WATCH: The container fire at the Port of Metro Vancouver is now out and a protective barrier has been placed around it. John Hua has more on what we know about the fire tonight and what happens next.
A chemical fire at Vancouver’s port was declared fully extinguished Thursday night after burning for more than 24 hours, allowing investigators to start their work to determine what ignited it.
The city’s fire department issued a news release late Thursday night announcing the emergency was over.
“Vancouver Fire and Rescue Services has given the all clear designation and will release fire crews when fire protection services are no longer needed,” said the statement.
The fire prompted a Hazmat response, the evacuation of hundreds of people and forced the closure of the port.
Trichloroisocyanuric acid (a bleaching agent and industrial disinfectant) was burning for more than an hour. The fire started in one shipping container, quickly spreading to three containers. Fire crews had a difficult time reaching the container because it was buried in the middle of a pile of containers – six deep on each side, and two high from the ground. Its exact cause is not known.
“We don’t know how it started,” said Chief Dan Wood of the Vancouver Fire Department.
“It could have been contamination, it could have been a leak in the container from water, or maybe an oily floor board. We’re not sure, but we’ll investigate.”
The fire was contained and the overall damage was relatively minimal. But at least three people were checked into hospital with respiratory concerns, and the effects of hundreds of thousands of people being exposed to the acid remain to be seen.
As of Thursday morning, the fire is about a third of its original size.
Vancouver Fire & Rescue are on site focussing on monitoring air quality in the area for acceptable levels.
Thirty firefighters and three aerial ladder trucks are on scene.
WATCH: Global News 1 captures the Port of Vancouver container that was the source of a massive response from Vancouver firefighters and area evacuations.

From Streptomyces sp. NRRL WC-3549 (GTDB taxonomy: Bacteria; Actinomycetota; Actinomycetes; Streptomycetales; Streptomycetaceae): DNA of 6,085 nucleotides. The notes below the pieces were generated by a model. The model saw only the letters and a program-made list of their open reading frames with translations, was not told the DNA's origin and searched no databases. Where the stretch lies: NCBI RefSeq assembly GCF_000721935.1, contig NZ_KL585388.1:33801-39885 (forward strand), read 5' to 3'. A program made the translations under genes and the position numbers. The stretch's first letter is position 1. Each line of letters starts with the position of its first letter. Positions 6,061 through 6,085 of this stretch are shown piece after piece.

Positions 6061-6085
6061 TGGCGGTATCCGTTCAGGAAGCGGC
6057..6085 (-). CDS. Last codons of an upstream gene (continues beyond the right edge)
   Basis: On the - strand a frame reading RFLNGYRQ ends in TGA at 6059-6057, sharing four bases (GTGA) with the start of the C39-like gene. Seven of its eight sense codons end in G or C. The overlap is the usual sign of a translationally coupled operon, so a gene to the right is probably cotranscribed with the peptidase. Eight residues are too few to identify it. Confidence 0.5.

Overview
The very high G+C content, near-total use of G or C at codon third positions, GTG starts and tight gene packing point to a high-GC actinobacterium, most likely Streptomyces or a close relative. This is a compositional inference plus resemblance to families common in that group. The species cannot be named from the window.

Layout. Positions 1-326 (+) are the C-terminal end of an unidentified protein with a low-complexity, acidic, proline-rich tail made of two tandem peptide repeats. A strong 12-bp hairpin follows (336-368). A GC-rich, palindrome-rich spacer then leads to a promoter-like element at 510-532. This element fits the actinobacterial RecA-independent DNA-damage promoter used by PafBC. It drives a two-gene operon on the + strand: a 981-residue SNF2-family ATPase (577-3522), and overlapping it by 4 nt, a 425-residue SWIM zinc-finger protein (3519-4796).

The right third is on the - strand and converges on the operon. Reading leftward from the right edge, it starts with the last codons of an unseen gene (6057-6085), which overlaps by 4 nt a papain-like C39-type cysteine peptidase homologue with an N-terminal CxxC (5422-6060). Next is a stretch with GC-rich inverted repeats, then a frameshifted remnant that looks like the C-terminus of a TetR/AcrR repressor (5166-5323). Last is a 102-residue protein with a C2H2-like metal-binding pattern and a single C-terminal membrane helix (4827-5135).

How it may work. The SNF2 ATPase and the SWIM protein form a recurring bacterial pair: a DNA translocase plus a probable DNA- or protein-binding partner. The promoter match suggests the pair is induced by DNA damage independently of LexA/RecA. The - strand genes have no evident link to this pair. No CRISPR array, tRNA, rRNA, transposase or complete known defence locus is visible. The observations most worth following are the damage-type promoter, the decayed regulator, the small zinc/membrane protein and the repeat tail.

DP World, the company who owns the material in the container, said on Thursday they have brought an occupational hygienist to the site to assess and assist with the necessary control measures to minimise the impact of the fire. A specialist environmental contractor has also been engaged to ensure minimal impact on the surrounding area and marine habitat.
The fire started just before 1:30 p.m. Wednesday and was quickly upgraded to a four-alarm blaze. The call was put out for 21 firefighters to staff multiple fire trucks. At least eight fire trucks and more than 24 firefighters had already responded to the incident.
“They evacuated all the mechanics out of the maintenance yard,” says one witness, Vince De Benedetto. “It’s been getting worse by the second.”
WATCH: Aerial footage of the fire:
Two fireboats were dispatched to stage at the north end of Centennial Pier. By 6:30 p.m., Port Metro Vancouver said the fire was considered under control, as crews worked diligently to contain a blaze that could be seen throughout downtown and could be smelled for many miles to the east.
“In a vapour [Trichloroisocyanuric acid] can be very dangerous,” said Vancouver City Manager Penny Ballem.
“It can be explosive, that has not happened. We’re very gratified about that.”